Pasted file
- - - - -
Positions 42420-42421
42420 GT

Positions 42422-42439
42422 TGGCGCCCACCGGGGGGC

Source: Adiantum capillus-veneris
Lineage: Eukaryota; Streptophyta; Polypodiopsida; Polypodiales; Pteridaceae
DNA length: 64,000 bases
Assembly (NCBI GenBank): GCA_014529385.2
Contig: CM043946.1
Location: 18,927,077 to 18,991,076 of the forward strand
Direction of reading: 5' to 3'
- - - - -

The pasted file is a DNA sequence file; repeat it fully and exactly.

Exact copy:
Positions 42420-42421
42420 GT

Positions 42422-42439
42422 TGGCGCCCACCGGGGGGC

Source: Adiantum capillus-veneris
Lineage: Eukaryota; Streptophyta; Polypodiopsida; Polypodiales; Pteridaceae
DNA length: 64,000 bases
Assembly (NCBI GenBank): GCA_014529385.2
Contig: CM043946.1
Location: 18,927,077 to 18,991,076 of the forward strand
Direction of reading: 5' to 3'